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Dance Hall Music

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Question: “Dancehall music is corrupting Jamaica’s musical expression and should not be encourage.” Do you agree?

Ban, stop orders and incarcerations. Is Jamaica’s music, or more specifically dancehall music, under threat? The musical industry in Jamaica is corrupted by the influence and expression of dancehall music and should not be endorsed. Dancehall music contributes to crime and violence, deviant sexual behavoiurs and also paints a bad image of the music industry.

Jamaica’s musical expression is being tainted by corruption of lyrics in dancehall music and thus contributes to crime and violence in society. Some of the influential artistes in dancehall music sing a lot of songs that promotes criminal elements to breed in society. The scourge of crime and gun violence that has now invaded and taken control of lives on many young Jamaicans is as a result of the lyrics of these songs and is seen as some criminal’s anthem and as a result they feed upon them before carry out their act. A line from one of Busy Signal popular songs, “Real gangster a road no bowy mi nuh fear….real badman bus gunshot between bwoy eye, suh mi kill informas and spies.” This kind of lyrics only contributes to the rise of criminal elements and acts in society. When a man can take a gun and shoot another man because he claims that the man “dis” him, then one needs to ask if these songs are not corrupt to the musical expression of Jamaica.

The recent shooting of top Dancehall artistes Mad Cobra and Oniel Edwards of Voice Mail have resulted in renewed calls for Jamaica artistes and the nation as a whole to take a stand against the crime and violence that has overtaken the nation as a whole to take a stand against the crime and violence that has overtaken the island. It is definitely now time for all well thinking Jamaicans and fans of dancehall to withdraw their support from artistes and music and music producers who continue to produce and promote songs with lyrics that glorify guns, violence and gangsters, There is no place in today’s Jamaica for songwriters, performers and music producers who dedicate time and resources to making and promoting such songs, and who tell their fans that “Informer fi dead.”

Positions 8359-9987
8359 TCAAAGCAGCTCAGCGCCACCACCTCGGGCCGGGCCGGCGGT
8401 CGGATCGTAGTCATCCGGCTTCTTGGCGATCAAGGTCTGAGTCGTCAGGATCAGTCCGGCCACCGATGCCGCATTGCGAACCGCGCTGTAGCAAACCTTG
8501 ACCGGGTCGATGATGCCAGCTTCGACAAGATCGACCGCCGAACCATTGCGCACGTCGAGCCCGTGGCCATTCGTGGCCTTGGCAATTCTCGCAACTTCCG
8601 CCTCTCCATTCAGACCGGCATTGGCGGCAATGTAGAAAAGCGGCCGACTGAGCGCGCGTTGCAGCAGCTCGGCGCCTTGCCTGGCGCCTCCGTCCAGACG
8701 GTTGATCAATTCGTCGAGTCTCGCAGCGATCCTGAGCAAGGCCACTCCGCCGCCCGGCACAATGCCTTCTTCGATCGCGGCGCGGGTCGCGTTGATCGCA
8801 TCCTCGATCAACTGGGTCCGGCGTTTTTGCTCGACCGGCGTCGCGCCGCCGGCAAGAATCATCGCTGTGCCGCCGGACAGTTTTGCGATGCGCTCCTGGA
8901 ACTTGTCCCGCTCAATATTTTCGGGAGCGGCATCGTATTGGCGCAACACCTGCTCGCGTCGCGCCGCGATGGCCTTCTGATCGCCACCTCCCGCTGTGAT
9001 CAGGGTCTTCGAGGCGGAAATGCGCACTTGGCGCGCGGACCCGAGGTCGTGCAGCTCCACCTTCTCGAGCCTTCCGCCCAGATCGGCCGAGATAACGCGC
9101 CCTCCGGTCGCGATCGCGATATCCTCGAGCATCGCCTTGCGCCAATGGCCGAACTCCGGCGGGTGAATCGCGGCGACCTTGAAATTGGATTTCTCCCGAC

Some lyrics of dancehall music also create gangs in communities and schools. The famous “Gully” and “Gaza” are a prime example. Many communities in Jamaica, especially Kingston are plagued with graffiti of which side they are associated with, whether one saying “Gaza” and the other saying “Gully” and “Gully” cannot venture on “Gaza” territory less is war. As a result of community segregation, it filters in the schools and creates a barrier for children to live in harmony. Are these the kind of influence the children need? Where is this coming from? Two of Jamaica’s most popular and influential artistes, Vybes Kartel and Movado are the trend setters of this nonsense.

Another pivotal contribution that the corruption of dancehall music imposes on Jamaica’s musical expression is that it exposes youth to deviant sexual behaviours. I it is a fact that some young people listen to most of Jamaica’s popular artiste’s songs and also emulates them. They take these artistes as their role model and practice what they preach. The lyrical contents of dancehall song “Romping Shop” by spice and Vybes Kartel speak abuts :daggering” which means hardcore sex is only teaching the young people to adopt deviant sexual behaviours thus spoiling their reputation, character and dignity.